The Personalisation Agenda - Dissertation Example In the same year, a concordat was issued between central government, local government and the social care sector. The document is entitled Ã¢â¬Å"Putting People First: A Shared Vision and Commitment to the Transformation of Adult Social Care (2007)Ã¢â¬ and through it the idea of a personalised adult social care system was first introduced. The plan called for affording people maximum choice and control over the health care and services they receive. The plan dovetails a more broad-based government strategy that included the notion of Ã¢â¬Å"place-shapingÃ¢â¬ and other concepts contained in the local government white paper Ã¢â¬Å"Strong and Prosperous CommunitiesÃ¢â¬ (2006). In the 2008 CarersÃ¢â¬â¢ Strategy, the New Deal has advanced the initiatives of integrated and personalised services. Carers called for recognition of their work and expertise, better service coordination and information, improved collaboration between staff and agencies, and health and social care. The CarersÃ¢â¬â¢ Strategy was arrived at after a wide consultation and with the cooperation and agreement of various government departments. Many of the themes articulated in recent developments in the personalisation agenda are not new, having been contained in the community care reforms under the National Health Service and Community Care Act of 1990. These reforms aimed to develop a needs-led approach wherein new arrangements for assessment and health care management would include individuals receiving tailored packages of care rather than block-contracted services. The practical advantage in the development of individual or personal budgets is the direct payments scheme, initially made available to disabled adults of working age, but since then has been extended to other groups. The success of the scheme covered some 54,000 individuals as of March 2007, including parents who cared for disabled children and young carers, who used direct payments. The use of direct payments actuall y came about as an initiative championed by disabled people. Among the driving forces behind direct payments were the service user movement, the mental health survivor movement, and the social model of disability, which originally took root in the 1970s when people first lobbied for change. Throughout the development of personalisation, key concepts included independent living, participation, control, choice and empowerment. 2.2 The Social Model of Disability The social model of disability was developed in the 1970s by progressive members of the Union of the Physically Impaired Against Segregation (UPIAS), and given academic validity by the works of Finkelstein (1981), Barnes (1991) and Oliver (1996) (cited in Shakespeare & Watson, 2002). The model is now described as the Ã¢â¬Å"ideological litmus test of disability politics in BritainÃ¢â¬ (Shakespeare & Watson, 2002). It is relied upon when distinguishing among organisations, policies, legislations and concepts regarding the pro gressive view of disability. The core definition of the British social model was first articulated in the UPIAS document Ã¢â¬Å"Fundamental Principles of Disability.Ã¢â¬ An edited version that was reprinted in Oliver (1996) and Shakespeare and Watson (2002) is reproduced here, for purposes of elucidation, as follows: Ã¢â¬Å"Ã¢â¬ ¦In our view, it is society which disables physically impaired people. Disability is something imposed on top of our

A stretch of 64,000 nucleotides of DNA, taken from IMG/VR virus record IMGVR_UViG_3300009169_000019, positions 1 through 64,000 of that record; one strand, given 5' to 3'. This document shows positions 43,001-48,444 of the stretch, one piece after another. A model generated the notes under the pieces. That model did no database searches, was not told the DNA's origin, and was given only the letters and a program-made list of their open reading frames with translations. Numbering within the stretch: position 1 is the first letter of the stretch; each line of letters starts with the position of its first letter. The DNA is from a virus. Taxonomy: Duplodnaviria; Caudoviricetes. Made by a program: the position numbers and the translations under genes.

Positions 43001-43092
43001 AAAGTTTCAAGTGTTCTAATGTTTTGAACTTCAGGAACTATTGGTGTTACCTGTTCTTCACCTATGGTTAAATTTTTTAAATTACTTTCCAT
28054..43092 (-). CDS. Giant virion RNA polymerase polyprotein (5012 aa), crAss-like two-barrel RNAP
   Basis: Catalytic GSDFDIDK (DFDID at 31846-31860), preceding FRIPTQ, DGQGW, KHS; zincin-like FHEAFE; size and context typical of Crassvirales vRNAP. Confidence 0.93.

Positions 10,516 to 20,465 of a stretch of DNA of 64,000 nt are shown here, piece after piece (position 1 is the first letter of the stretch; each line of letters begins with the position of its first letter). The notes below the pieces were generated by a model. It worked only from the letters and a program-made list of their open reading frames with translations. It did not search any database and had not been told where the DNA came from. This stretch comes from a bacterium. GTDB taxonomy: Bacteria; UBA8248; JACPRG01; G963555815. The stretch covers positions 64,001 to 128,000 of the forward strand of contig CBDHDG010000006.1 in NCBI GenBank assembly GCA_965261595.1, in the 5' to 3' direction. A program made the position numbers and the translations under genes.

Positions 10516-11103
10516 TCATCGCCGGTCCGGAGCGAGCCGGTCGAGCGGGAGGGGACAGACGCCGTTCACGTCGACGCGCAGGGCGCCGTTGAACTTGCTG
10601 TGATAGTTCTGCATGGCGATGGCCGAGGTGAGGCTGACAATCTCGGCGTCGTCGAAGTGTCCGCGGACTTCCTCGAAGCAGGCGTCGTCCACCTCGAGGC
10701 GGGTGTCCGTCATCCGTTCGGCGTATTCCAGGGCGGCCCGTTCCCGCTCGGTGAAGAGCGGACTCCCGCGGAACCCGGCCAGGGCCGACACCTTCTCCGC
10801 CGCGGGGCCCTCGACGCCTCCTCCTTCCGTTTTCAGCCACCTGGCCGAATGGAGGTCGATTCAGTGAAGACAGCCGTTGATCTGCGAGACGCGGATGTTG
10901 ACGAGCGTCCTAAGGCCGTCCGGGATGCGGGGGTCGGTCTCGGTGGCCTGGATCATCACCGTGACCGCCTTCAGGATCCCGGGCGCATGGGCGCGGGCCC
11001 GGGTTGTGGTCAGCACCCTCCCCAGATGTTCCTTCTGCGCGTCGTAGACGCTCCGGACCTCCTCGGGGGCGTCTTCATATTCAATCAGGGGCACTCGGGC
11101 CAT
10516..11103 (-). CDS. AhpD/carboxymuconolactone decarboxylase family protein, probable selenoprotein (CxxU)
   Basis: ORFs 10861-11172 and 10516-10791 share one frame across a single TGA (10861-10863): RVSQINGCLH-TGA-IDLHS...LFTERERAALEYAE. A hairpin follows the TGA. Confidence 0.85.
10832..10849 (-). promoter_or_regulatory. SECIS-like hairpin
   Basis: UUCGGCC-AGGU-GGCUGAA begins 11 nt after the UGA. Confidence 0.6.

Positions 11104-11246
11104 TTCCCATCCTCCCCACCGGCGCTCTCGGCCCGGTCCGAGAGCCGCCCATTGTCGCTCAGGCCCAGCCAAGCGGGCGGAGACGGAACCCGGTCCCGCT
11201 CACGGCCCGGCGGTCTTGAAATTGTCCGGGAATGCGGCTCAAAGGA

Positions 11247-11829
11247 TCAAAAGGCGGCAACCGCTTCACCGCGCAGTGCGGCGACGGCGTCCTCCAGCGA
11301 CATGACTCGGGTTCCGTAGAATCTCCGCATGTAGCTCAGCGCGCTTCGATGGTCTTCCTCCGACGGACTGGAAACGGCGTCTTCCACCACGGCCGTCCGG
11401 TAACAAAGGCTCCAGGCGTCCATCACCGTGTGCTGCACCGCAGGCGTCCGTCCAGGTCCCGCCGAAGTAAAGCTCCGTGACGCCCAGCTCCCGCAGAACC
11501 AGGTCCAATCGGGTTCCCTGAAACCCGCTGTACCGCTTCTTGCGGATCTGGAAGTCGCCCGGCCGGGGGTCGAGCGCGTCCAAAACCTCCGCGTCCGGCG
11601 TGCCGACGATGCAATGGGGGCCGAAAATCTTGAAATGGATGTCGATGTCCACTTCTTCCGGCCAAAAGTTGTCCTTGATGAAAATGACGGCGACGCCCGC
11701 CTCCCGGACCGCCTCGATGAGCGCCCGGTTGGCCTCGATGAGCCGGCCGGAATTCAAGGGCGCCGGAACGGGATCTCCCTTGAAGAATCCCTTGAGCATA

Friday, January 24, 2020